Inundated with friends, flowers & steroids.
There are many things which can be learnt from a stint in hospital. I have been lucky enough to share a room with two lovely ladies, both around 70, who have Crohns, amongst other things. Pat in particular has the cheeriest demeanour and the pair of them have been teaching me a thing or two about daytime tv, Catchphrase, Touched by an Angel, Pointless. I'm a pro.
A couple of days ago I found out I wasn't responding to the steroids as well as hoped (despite initial success), thus the onslaught of testing and discussions of addition medications to pair with the steroids begins. In this instance, it's a case of picking your preferred side effects: nausea or tremors, hair loss or vertigo.. the choice, is yours, Think Mystic Meg, but without the big fun purple ball.
1) The power of drugs
Steroids can make you a bit wild. Granted, you probably all knew this before I did, given the cavalier, no holds barred blog post I wrote having just arrived in hospital, but steroids can really play with your emotions. For example on Thursday and Saturday, I felt so strong, open minded and able to take everything in my stride. Friday and Sunday however, I seemed unable to maintain an even keel, getting teary at a minutes notice and feeling incredibly fed up. I even managed to go from hysterical laughter to bawling without even blinking. Apparently this is another fun side effect. At least I have an excuse! Today is a bit of a 'why me' sort of day. Tomorrow will be better I'm sure.
2) You realise who's on your team.
Over the past week I have realised just how incredibly lucky and blessed I am to have the friends and family I do. No way no how could I be so strong through this without the support of them all. No visiting time has been empty, in fact scheduling them became quite a source of entertainment! When you find yourself all of a sudden in a sticky situation, the good eggs really come out of the woodwork. From the hilarious cards, inspiring books to the no holds barred poo chat and hugs that said more 1000 words, giving me the strength to get through another day, those friends (you know who you are) made the world of difference. And my family, I won't even start 💛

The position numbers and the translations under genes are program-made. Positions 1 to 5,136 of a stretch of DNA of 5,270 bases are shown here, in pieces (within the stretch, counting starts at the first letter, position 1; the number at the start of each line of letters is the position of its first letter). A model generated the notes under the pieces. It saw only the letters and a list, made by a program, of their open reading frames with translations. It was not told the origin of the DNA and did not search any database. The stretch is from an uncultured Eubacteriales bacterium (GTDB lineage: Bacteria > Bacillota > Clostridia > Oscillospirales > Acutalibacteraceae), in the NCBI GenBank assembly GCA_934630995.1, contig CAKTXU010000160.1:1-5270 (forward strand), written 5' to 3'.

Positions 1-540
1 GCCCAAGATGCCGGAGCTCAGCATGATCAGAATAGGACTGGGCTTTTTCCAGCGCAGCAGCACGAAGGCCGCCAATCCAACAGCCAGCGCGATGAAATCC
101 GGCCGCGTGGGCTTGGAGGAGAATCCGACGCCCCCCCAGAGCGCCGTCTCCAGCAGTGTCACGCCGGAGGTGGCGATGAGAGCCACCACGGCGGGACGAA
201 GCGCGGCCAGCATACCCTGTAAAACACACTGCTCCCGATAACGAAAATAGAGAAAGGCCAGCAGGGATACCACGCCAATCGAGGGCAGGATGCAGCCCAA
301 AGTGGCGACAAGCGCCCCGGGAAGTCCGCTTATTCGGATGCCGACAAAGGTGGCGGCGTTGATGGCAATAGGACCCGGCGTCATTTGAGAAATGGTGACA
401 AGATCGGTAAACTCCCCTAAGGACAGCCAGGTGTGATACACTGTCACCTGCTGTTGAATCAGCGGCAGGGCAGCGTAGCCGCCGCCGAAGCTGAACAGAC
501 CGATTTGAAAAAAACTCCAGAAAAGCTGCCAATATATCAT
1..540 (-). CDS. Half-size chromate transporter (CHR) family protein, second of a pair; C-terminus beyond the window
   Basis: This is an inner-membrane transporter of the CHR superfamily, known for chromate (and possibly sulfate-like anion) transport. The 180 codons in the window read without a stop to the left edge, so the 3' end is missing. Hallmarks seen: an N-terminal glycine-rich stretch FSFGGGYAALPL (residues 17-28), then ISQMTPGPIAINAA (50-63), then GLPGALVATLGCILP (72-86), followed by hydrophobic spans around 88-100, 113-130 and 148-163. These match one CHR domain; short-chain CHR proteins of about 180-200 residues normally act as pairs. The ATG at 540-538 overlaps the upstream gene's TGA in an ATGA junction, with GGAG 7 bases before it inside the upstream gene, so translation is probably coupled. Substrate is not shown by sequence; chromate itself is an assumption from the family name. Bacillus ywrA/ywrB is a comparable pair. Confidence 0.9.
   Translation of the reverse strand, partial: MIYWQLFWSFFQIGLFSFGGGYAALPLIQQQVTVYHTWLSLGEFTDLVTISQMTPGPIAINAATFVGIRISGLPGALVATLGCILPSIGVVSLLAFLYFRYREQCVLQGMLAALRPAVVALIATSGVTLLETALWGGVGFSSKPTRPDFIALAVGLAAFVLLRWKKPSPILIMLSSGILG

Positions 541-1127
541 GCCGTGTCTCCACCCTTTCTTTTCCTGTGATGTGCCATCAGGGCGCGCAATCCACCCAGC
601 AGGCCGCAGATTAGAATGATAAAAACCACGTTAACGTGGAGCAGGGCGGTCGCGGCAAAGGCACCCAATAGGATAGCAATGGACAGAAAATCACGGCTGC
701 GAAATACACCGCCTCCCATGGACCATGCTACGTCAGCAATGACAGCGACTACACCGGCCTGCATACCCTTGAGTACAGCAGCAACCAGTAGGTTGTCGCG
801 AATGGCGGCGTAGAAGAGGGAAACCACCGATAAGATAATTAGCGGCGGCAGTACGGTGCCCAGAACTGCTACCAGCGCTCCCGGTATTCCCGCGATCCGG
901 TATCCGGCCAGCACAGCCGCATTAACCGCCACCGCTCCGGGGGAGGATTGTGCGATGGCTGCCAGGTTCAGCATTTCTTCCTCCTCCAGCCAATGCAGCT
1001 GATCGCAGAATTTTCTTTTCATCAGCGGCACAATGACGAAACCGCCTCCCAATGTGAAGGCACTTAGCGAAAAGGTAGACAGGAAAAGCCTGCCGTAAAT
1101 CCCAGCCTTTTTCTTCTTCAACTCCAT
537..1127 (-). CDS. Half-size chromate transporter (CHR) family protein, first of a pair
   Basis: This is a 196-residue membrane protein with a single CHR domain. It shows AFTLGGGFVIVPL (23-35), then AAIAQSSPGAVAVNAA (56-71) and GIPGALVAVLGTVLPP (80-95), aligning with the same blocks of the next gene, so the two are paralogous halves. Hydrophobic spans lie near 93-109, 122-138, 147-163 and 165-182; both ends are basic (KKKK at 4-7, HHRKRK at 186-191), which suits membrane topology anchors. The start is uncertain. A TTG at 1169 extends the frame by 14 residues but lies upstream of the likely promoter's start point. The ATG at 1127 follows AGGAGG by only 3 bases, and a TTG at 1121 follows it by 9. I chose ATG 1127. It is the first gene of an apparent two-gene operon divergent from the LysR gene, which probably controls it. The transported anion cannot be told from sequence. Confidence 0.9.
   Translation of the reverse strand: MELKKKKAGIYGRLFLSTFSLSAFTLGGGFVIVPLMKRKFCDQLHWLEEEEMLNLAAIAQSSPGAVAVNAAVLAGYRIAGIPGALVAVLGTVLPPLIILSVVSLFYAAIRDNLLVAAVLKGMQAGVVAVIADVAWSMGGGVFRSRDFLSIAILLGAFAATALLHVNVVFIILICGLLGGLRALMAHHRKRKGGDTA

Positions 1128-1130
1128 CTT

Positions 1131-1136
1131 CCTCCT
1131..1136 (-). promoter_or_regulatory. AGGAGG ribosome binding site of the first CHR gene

3) Leave your food expectations at the door
Now, I hadn't resided on a hospital ward since the youthful age of 4 when I dislocated my hip sledging and was hauled up in a bed in the Sick Kids listening to Enya & Oasis. I couldn't tell you what hospital food was like then but I can't imagine it has improved much since. For patients on a gastrointestinal ward, I was baffled by the food on offer. What was definitely just a hospital wide menu consisted of delights such as beef olives, chicken curry, apple strudel & semolina.... I mean, if that's not going to help your gut I don't know what will! Thankfully my parents were on hand with Marks & Spencer's quinoa, lentil & vegetable salads. But never underestimate the power of a stressed nurse waking you at 6.30 for meds and breakfast. You're really in their hands there. So be prepared!
4) Don't leave it late: get checked out!
Believe me, had I not let this rumble on for the best part of 18 months, the dramatic hospital trip could have been avoided for sure. Badger your doctor until you get seen. I really don't think I would have been rigged up on a IV for a week had I not been waiting for over a year. Contrary to everything I've said, it's not actually that fun. Coming to terms that you are now living with an (as yet) incurable disease is hard. With trial & error, and careful medication management you can move into remission but it's unlikely you'll last more than a few years before being back in this situation, one I wouldn't wish on my worst enemy. But it will happen and with perseverance, raising awareness and fundraising (I hope you're ready, I've another 10k in my midst), we might just kick it!
5) Mindset is everything
Believe me when I say this, but your mindset is everything in this game. You have to make the decision early on that this chronic, incurable illness will not get the better of you. You are stronger than that. Life happened before, and a hell of a lot more life will happen after. It's just an additional challenge, and what's life without a little of that! What I'm learning in the early stages of medication adjustment is that there are days when you can't get out of bed for exhaustion and sleep is all your body craves. This can feel grim, particularly given how energised and focused I usually am, but let those happen, and don't beat yourself up about it. They will end. Amazing, those will be followed by a day full of energy where you can eat more substantially and and even make a trip out to do some shopping. So revel in the good days, knowing that they will come just after some of the darkest. It can't beat you, it won't beat you, it's a speedbump and god knows we can take those one of two ways, slow and cautiously, or with a bit of gusto and fun. I intend to try and make it through using the latter.